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Chapter 8. Further Applications of Integration

Calculus

http://matrix.skku.ac.kr/Cal-Book1/Ch1/

http://matrix.skku.ac.kr/Cal-Book1/Ch2/

http://matrix.skku.ac.kr/Cal-Book1/Ch5/

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Chapter 8. Further Applications of Integration

8.1 Arc Length   http://youtu.be/7OVqI20z_Bw

문제풀이 by 남택현  http://youtu.be/A8N-mDD0ja8

8.2 Area of a Surface of Revolution   http://youtu.be/Eq4i2A8eKxA

문제풀이 by 정승찬  http://youtu.be/yZFJDJgTJfw

8.3 Applications of Integral Calculus    http://youtu.be/1ZAJeP16pAQ

8.4 Differential equations      http://youtu.be/uHfOjz8I4-s

8.1 Arc Length

We are well aware of the fact that the length of a polygon is found by adding the lengths of the line segments that form the polygon. A question arises: what about the length of a curve if it is not a polygon? To define the length of a general curve, we proceed as follows. First divide the curve into a large number of small parts, find the approximate lengths of the small parts and then add them up. This produces an approximation to the length of the curve. The larger the number of small parts, the better the approximation becomes. When, we take the limit as , where is the number of parts.

Consider a curve defined by the equation , . Assume that is continuously differentiable in the sense that the derivative is continuous for . We divide the interval into subintervals with endpoints , and, for the sake of convenience, of equal width . If , then the point lies on . These points divide the curve into smaller curves. Since the polygon with vertices , , ..., approximates (see Figure 1), we approximate the length of by the length of this polygon. As increases, the approximation gets better.

Figure 1

Therefore, the length of the curve is defined as follows:

[1]

Figure 2

provided the right hand limit exists.

We now try to deduce a more convenient expression for the computation of . Let in Figure 2, then

.

By the Mean Value Theorem applied to on the interval , there exists a number between and such that

and so

.

Therefore,

.

Since the right side of this equation is the limit of a Riemann sum, we recognize it as being a definite integral and so we have the following formula.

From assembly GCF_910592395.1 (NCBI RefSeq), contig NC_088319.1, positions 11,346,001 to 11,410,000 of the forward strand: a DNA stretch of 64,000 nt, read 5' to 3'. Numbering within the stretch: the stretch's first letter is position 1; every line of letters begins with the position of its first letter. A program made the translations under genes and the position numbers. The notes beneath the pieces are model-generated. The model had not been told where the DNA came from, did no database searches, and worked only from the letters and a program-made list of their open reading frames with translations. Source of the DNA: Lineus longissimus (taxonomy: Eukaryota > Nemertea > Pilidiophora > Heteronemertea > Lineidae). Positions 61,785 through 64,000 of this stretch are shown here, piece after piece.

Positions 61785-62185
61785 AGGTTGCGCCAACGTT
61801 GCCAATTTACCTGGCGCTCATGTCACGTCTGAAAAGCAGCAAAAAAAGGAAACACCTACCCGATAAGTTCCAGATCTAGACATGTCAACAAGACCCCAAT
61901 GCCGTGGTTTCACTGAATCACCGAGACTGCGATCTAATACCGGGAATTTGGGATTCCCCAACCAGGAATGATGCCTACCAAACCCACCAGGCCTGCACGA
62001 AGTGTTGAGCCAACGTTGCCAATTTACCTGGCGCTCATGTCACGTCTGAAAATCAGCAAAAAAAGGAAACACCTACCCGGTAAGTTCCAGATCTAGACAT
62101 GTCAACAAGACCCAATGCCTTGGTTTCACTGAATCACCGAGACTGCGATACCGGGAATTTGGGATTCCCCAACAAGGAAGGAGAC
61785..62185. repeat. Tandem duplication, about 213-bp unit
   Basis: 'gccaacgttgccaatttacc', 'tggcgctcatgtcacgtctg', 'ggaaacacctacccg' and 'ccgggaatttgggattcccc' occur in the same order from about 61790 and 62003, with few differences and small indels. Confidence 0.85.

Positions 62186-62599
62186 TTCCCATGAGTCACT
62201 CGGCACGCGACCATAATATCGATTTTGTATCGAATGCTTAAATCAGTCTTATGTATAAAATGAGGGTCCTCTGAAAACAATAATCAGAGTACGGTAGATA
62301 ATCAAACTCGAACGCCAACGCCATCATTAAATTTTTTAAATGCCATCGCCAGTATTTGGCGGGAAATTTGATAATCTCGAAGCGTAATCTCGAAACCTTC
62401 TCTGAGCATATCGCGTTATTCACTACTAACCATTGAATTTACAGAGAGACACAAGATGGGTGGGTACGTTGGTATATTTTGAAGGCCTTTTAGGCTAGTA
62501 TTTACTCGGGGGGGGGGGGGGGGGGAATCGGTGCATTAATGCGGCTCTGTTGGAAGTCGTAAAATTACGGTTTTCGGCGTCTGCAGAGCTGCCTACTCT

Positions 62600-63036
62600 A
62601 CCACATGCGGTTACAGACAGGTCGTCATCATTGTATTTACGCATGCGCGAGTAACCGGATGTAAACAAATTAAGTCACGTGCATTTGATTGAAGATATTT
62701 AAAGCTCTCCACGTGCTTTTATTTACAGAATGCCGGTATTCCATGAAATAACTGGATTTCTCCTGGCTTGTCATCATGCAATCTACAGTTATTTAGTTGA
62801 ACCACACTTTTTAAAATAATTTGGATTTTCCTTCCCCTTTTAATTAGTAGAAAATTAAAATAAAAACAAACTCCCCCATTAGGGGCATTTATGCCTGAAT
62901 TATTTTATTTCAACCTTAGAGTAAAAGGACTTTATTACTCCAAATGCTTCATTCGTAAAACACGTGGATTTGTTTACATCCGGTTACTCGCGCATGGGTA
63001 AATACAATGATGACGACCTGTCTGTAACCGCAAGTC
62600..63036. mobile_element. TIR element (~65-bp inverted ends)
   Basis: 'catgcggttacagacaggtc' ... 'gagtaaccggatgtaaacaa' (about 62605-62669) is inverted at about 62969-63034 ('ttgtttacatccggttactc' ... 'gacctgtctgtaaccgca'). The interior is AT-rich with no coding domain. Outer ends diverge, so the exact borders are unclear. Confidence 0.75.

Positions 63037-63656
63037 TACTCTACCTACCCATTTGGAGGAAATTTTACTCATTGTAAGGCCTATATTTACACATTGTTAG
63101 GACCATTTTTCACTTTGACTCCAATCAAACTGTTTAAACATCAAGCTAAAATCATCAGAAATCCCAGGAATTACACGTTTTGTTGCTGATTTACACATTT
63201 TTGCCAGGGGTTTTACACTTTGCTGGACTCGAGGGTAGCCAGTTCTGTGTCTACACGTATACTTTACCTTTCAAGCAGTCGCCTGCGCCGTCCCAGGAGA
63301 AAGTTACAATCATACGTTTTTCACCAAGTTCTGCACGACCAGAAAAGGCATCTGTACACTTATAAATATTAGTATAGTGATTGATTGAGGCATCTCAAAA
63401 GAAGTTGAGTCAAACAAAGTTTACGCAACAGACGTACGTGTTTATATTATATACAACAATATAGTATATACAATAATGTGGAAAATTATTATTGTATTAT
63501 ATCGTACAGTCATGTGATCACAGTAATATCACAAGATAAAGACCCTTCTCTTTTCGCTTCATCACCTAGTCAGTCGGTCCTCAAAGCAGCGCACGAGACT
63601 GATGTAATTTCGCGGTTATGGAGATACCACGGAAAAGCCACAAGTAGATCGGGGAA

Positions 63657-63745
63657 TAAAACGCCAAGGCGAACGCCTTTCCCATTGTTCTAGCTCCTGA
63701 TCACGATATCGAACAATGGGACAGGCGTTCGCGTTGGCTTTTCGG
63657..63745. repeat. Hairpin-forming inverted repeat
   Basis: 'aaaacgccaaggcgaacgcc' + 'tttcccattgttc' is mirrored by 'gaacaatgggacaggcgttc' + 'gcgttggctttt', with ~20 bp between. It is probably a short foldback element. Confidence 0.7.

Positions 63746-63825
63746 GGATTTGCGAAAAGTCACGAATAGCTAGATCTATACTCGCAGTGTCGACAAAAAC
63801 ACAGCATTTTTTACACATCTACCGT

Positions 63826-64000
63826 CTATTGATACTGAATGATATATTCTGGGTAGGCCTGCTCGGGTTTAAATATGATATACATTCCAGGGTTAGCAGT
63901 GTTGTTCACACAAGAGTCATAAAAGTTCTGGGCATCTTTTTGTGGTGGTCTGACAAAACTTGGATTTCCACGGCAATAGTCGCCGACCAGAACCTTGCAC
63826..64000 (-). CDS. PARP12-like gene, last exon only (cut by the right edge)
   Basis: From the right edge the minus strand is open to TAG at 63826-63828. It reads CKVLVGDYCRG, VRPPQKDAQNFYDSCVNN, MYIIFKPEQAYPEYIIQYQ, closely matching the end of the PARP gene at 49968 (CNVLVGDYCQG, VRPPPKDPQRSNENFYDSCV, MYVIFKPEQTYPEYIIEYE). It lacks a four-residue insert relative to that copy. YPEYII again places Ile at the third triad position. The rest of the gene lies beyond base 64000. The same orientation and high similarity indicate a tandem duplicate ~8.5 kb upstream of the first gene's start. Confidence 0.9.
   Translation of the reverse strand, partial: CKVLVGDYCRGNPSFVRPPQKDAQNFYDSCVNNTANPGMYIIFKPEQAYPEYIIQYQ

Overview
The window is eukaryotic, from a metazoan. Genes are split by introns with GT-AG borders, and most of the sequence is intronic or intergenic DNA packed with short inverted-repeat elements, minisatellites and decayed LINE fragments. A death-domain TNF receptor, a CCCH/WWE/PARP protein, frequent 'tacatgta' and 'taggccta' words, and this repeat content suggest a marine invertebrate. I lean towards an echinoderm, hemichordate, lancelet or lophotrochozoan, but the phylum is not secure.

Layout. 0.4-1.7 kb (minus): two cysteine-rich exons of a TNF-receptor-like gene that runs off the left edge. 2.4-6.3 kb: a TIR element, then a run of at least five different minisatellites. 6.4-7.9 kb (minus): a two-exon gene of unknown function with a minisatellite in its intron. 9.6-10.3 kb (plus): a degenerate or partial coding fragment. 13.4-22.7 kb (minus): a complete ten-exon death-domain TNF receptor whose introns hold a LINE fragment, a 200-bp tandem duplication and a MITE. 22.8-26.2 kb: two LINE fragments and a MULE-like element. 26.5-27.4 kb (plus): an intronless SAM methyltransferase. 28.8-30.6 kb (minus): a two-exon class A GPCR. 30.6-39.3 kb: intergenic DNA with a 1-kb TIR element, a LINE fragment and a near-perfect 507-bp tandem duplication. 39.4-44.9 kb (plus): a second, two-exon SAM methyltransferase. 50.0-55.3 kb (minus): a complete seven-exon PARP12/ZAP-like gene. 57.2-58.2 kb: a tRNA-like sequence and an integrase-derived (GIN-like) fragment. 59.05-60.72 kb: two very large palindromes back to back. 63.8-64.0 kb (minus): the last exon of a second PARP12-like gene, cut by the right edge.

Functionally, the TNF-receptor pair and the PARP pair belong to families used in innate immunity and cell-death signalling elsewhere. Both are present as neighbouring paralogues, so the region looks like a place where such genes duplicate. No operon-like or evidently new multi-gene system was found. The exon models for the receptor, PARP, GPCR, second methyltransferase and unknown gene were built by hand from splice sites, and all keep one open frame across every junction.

The Arc Length Formula

If is continuous on , then the length of the curve , , is

[2]                   .

If , denotes the equation for a curve , then the length of is given by

[3]

which is obtained by interchanging the roles of and in  [2].

Figure 3

EXAMPLE 1

For the curve , between the points and , determine the length of the curve.

For the upper branch of the curve we have   ,

and so the arc length formula gives

.

var('x')

integral (sqrt(x), x, 1, 4)

EXAMPLE 2

Calculate the length of the curve between and .

Figure 4

We have    and so, the length is

var('y')

integral (y^3 + 1/(4*y^3), y, 1, 2)

EXAMPLE 3

Determine the length of the curve , between the points and .

For the curve we have .  The length of the curve on the interval is

Figure 5

.

Let . Then and .

With the substitution, becomes and becomes

.

The Arc Length Function

Let , be the equation of a smooth curve . Let be the distance along from the initial point to the point . Then the function is called the arc length function, measuring the arc length of a part of the curve , is given by

[4]

Differentiating [4]  using FTC 1, we have

[5]

From [5], the rate of change of with respect to is always at least and is equal to when , the slope of the curve, is 0. The differential of the arc length is

[6]

or in the symmetric form

[7]

Figure 6

From the right triangle in Figure 6 we get [7]. Solving  [7] we have

Substituting the above in , we get the Arc Length Formula [2] or [37].

EXAMPLE 4

Determine the arc length function taking as the starting point.

Figure 7

Here, , then we have

,

,

.

Thus, the arc length function is given by

.

For example, the arc length along the curve from to is